Tor Helge Aas, School of Business and Law, University of Agder, Norway and Karl Joachim Breuning, Oslo Business School, Oslo and Akershus University College, Norway
The relationship between firms’ resources and capabilities and their performance has been discussed in the literature of strategic management since Edith Penrose addressed the mechanisms behind the growth of the firm (Penrose, 1959). Early contributions in this area suggest that valuable and inimitable resources and capabilities are sources of superior performance and sustained competitive advantage (Barney, 1991; Wernerfelt, 1984), while more recent contributions suggest that it is the firms' ability to change and re-configure their resources and capabilities, often referred to as dynamic capabilities, that sustains the firms’ performance, especially when the market is unstable (Teece, 2014; Teece, Pisano, & Shuen, 1997).
It has also been argued that firms may utilize their resources and capabilities through the development of innovations in the form of new products, services or processes (Hill, Brandeau, Truelove, & Lineback, 2015), and empirical research has confirmed that there is a positive relationship between the implementation of innovation activities and the future performance of firms (Bowen, Rostami, & Steel, 2010; Rubera & Kirca, 2012). However, innovation as a phenomenon entails change as opposed to resources and capabilities that represents a firm’s ability to reproduce a certain performance – and as such involves stability. Viewed in this way the very term innovation capability can constitute an oxymoron.
The study of innovation capabilities is therefore a complex field of study that is emerging at the present time. The topic has already attracted interest from a number of scholars (e.g. Forsman, 2011; Guan & Ma, 2003; Hertog, van der Aa, & de Jong, 2010; Wang et al., 2008; Yam et al., 2011), but despite these important advances there is still a lack of consensus in the literature and a pressing need to clarify what type of resources and capabilities drive innovation in different contexts (Lidija & Robert, 2014), and how these capabilities are developed and utilized (Helfat & Peteraf, 2003).
- This special issue, therefore, invites both theoretical and empirical contributions which shed further light on innovation capabilities. Suitable topics may include but are not limited to:
- The relationship between ordinary capabilities, dynamic capabilities and innovation capabilities.
- The relationship between different types of innovation capabilities and performance.
- The development of innovation capabilities.
- The lifecycle of innovation capabilities.
- The role of the external environment in ‘open’ innovation capabilities.
- Variations in capabilities across different contexts/industries/sectors – such as distinctions between innovations in manufacturing as opposed to innovations in services.
- Variations in capabilities across different types of innovation – such as distinctions between radical and incremental innovation.
- Extending knowledge on the strategy-innovation link with particular emphasis on the elements constituting organizational stability as opposed to innovation and change.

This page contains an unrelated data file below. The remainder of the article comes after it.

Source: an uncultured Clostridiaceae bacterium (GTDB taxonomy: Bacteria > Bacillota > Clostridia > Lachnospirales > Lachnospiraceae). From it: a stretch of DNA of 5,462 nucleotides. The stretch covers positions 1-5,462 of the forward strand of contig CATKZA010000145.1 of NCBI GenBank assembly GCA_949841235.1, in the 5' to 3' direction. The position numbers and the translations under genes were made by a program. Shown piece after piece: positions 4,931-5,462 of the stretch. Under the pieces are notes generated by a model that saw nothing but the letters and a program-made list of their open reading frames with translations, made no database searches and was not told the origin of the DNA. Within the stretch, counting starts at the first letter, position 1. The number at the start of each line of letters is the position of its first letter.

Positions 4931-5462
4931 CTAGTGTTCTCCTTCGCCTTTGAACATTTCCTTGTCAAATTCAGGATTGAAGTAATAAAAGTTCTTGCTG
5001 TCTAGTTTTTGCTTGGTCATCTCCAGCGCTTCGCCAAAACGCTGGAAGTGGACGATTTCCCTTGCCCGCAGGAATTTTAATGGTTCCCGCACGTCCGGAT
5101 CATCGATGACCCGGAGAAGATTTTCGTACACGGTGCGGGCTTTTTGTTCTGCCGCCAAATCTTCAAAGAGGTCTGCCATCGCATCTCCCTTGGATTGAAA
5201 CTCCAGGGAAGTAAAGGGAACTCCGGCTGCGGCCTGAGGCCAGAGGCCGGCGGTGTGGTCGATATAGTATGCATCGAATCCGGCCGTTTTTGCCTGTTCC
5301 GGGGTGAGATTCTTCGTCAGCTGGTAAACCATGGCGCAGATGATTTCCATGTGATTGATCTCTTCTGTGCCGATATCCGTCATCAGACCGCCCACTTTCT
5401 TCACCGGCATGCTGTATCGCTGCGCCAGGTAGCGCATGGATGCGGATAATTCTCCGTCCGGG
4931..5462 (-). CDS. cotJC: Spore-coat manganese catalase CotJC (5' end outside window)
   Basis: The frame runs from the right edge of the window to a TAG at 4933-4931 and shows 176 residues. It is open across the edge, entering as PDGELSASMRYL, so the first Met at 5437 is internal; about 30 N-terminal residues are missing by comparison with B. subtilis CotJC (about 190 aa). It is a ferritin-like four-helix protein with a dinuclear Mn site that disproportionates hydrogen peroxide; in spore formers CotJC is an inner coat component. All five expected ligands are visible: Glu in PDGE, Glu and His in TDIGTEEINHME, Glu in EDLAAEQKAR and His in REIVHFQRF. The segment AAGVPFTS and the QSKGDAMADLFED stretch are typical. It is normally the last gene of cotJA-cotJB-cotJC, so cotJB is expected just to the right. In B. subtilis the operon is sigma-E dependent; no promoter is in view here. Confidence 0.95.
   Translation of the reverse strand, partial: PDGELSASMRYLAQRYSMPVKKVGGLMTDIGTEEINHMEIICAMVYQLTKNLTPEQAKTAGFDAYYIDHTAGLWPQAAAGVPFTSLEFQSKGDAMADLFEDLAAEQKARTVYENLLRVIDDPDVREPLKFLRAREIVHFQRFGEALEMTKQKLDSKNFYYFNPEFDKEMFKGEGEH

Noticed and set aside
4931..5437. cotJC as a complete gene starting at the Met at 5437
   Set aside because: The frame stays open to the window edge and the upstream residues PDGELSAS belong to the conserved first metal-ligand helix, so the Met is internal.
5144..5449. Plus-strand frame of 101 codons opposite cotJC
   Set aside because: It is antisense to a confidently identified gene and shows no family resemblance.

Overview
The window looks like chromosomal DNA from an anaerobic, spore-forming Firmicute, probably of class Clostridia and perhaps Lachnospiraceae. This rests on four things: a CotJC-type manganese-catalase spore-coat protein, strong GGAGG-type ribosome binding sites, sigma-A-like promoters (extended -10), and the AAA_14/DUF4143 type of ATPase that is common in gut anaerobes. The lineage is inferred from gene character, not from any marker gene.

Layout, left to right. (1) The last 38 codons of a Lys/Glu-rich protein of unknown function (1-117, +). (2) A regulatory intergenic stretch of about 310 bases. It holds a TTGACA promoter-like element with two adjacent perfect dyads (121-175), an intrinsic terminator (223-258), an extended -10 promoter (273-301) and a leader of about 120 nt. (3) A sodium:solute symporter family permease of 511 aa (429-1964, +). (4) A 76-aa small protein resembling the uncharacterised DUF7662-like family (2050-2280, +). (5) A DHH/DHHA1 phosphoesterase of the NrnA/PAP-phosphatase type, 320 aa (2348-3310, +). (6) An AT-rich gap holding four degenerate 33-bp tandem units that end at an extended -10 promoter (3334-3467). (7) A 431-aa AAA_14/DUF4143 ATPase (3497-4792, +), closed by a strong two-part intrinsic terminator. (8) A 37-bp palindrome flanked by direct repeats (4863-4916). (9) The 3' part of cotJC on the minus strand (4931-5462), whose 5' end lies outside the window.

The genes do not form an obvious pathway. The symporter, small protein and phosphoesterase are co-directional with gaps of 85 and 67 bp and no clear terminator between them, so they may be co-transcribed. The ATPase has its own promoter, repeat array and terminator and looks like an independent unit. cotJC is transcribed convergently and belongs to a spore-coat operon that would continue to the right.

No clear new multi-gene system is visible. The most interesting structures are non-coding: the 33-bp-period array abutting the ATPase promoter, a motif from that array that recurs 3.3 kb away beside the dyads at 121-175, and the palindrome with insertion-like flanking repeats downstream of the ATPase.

- Barney, J. B. (1991). Firm resources and sustained competitive advantage. Journal of Management, 17(1), 99-120.
- Bowen, F. E., Rostami, M., & Steel, P. (2010). Timing is everything: A meta-analysis of the relationships between organizational performance and innovation. Journal of Business Research, 63(11), 1179-1185.
- Forsman, H. (2011). Innovation capacity and innovation development in small enterprises. A comparison between the manufacturing and service sectors. Research Policy, 40(5), 739-750.
- Guan, J., & Ma, N. (2003). Innovative capability and export performance of Chinese firms. Technovation, 23(9), 737-747.
- Helfat, C. E., & Peteraf, M. A. (2003). The dynamic resource-based view: capability lifecycles. Strategic Management Journal, 24(10), 997-1010.
- Hertog, P. d., van der Aa, W., & de Jong, M. W. (2010). Capabilities for managing service innovation: towards a conceptual framework. Journal of Service Management, 21(4), 490-514.
- Hill, L. A., Brandeau, G., Truelove, E., & Lineback, K. (2015). The Capabilities Your Organization Needs to Sustain Innovation. Harvard Business Review(January 14).
- Lidija, B., & Robert, D. H. (2014). Dynamic capabilities vs. innovation capability: are they related? Journal of Small Business and Enterprise Development, 21(3), 368-384.
- Penrose, E. T. (1959). The Theory of the Growth of the Firm. New York: John Wiley and Son.
- Rubera, G., & Kirca, A. H. (2012). Firm Innovativeness and Its Performance Outcomes: A Meta-Analytic Review and Theoretical Integration. Journal of Marketing, 76(3), 130-147.
- Teece, D. J. (2014). The Foundations of Enterprise Performance: Dynamic and Ordinary Capabilities in an (Economic) Theory of Firms. The Academy of Management Perspectives, 28(4), 328-352.
- Teece, D. J., Pisano, G., & Shuen, A. (1997). Dynamic capabilities and strategic management. Strategic Management Journal, 18(7), 509-534.
- Wang, C. H., Lu, I. Y., & Chen, C. B. (2008). Evaluating firm technological innovation capability under uncertainty. Technovation, 28(6), 349-363.
- Wernerfelt, B. (1984). Resource-based View of the Firm. Strategic Management Joumal, 5(2), 171-180.
- Yam, R. C., Lo, W., Tang, E. P., & Lau, A. K. (2011). Analysis of sources of innovation, technological innovation capabilities, and performance: An empirical study of Hong Kong manufacturing industries. Research Policy, 40(3), 391-402.